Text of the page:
The key to making sure your custom kilt fits properly is to take accurate measurements. Though it is often easier to have someone measure you, many people end up having to measure themselves. This guide will show you how to accurately measure yourself to ensure your kilt fits as well as possible.
Step 1: Decide where your want your waistline to be.
Your first major decision is to decide where you want the waistline (fasteners) of your kilt to line up. Full rise traditional kilts are worn at the natural waist, which is the narrow point below the rib cage. Many people prefer to wear their kilts lower towards the hip. Find a spot that is comfortable, and measure the circumference. The top of the kilt will be a little bit higher than this. If you want a more traditional looking and sitting kilt tell us and we’ll be sure to add the 2″ rise above the fasteners.
Step 2: Measure the hip.
The hip measurement is taken at the widest part of your hips. If your waist measurement is larger than your hips we will use that measurement. You may find it helpful to mark this line at your side ( as shown in the picture ) with a bit of chalk or a pin.
Step 3: Measure the Fell.
The fell is the distance from the waistline to the hip measurement line (where you’ve left a mark from the previous step). This is generally 1/3 the length of the entire kilt. This can, however, be a little shorter depending on where you want the top of you kilt to be. The lower the top of the kilt, the shorter the fell.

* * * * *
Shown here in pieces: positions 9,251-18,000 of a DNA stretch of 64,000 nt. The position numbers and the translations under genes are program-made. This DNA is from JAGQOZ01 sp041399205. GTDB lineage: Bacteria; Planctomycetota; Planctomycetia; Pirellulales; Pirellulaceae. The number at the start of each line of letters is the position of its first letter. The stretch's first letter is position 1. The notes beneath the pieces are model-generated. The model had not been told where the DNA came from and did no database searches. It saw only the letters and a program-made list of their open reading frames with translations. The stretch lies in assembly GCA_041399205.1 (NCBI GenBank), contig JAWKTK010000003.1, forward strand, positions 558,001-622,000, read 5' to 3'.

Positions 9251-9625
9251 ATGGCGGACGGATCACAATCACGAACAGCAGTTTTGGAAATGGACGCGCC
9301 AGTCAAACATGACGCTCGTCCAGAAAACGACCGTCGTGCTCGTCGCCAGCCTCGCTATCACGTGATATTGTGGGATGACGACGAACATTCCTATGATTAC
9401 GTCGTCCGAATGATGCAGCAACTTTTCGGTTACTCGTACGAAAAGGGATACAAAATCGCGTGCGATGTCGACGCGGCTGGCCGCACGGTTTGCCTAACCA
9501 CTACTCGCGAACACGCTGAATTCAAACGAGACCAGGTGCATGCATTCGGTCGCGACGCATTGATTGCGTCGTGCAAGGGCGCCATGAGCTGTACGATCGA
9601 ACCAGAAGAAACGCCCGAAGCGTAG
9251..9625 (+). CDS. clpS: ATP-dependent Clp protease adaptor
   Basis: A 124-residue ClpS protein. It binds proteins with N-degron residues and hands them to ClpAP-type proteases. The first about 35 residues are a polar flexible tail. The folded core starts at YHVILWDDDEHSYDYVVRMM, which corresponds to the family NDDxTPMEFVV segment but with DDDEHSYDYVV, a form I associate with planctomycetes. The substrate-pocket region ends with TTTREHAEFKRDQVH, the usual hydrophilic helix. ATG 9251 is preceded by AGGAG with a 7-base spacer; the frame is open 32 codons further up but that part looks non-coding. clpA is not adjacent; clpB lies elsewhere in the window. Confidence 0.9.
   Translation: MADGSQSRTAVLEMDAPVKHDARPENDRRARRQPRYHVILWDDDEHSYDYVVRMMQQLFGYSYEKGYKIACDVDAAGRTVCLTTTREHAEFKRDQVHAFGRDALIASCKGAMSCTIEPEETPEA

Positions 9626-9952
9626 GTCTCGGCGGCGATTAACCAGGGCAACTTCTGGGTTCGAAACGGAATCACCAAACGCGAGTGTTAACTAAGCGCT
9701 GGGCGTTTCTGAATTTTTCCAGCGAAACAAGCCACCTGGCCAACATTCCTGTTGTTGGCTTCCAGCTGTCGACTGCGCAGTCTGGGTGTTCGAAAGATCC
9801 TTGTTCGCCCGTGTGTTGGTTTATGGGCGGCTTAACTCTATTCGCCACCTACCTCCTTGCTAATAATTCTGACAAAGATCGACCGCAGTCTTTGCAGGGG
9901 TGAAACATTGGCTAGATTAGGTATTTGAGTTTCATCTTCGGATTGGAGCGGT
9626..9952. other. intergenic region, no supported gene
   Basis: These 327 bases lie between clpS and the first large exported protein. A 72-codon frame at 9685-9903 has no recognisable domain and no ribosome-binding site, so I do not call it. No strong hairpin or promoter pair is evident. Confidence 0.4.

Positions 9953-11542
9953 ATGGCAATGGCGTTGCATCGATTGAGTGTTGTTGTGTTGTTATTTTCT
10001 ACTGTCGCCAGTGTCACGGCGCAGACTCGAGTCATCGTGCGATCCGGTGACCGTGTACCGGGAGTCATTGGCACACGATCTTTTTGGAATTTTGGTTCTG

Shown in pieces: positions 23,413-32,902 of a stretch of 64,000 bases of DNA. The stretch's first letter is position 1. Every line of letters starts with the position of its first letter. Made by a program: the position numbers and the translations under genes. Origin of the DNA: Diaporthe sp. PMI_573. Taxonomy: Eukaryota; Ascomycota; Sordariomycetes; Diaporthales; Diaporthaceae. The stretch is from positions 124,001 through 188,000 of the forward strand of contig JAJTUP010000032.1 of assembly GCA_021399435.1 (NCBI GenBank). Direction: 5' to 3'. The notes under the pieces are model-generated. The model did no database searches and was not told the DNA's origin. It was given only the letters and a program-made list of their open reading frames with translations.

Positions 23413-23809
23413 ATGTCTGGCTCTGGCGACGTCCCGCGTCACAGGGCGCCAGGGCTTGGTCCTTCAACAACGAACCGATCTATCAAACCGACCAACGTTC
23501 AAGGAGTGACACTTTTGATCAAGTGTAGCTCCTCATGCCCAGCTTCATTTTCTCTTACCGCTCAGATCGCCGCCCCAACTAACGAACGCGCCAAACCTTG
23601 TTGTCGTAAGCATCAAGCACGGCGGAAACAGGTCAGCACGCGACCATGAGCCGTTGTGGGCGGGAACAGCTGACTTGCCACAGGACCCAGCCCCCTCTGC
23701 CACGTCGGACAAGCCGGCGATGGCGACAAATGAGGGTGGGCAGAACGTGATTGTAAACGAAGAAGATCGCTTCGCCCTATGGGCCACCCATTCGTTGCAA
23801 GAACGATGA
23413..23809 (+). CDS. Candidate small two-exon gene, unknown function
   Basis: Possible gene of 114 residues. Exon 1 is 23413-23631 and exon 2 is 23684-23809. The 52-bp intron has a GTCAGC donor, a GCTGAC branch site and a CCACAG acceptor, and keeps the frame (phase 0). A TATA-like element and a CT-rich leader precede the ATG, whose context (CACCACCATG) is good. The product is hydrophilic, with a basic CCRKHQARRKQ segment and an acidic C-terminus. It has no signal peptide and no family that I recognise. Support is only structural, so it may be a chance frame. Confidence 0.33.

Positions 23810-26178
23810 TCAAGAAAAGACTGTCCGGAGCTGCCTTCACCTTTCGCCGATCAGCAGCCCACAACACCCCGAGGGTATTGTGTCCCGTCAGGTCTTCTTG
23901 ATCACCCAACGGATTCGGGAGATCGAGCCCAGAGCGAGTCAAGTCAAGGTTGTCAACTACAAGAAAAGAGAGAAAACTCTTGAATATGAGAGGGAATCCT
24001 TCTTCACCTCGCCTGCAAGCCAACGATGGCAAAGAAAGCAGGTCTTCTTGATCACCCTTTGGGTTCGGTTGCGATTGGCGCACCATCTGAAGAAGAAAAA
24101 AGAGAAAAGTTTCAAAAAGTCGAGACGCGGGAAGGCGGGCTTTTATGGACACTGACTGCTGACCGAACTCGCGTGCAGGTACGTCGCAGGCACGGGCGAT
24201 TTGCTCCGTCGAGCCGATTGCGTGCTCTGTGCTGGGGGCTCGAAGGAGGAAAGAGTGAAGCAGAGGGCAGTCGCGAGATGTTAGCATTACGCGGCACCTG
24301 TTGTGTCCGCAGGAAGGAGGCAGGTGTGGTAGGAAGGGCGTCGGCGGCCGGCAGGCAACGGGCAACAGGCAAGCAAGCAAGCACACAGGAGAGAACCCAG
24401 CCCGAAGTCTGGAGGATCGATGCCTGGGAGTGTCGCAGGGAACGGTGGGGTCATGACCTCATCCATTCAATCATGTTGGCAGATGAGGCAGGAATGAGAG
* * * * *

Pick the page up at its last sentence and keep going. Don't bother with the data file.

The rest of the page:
Step 3: Measure the Drop.
The drop measurement is taken from the line where you want your fasteners, down to where you want the bottom of your kilt to be. This is generally at the top of the knee but can be anywhere you like, it is after all your kilt!
Take this measurement down the side of your body as illustrated in the photo.
If you are aiming for a traditional look your kilt length will be this number plus 2 inches.
Once all your measuring is complete it would be very helpful to us if you sent a side view photo of your waist line. This photo will tell us whether or not we need to re-shape the top of the kilt to allow for it being worn a little higher in the back and lower in the front. This often happens when the kilt is worn lower than the natural waist line.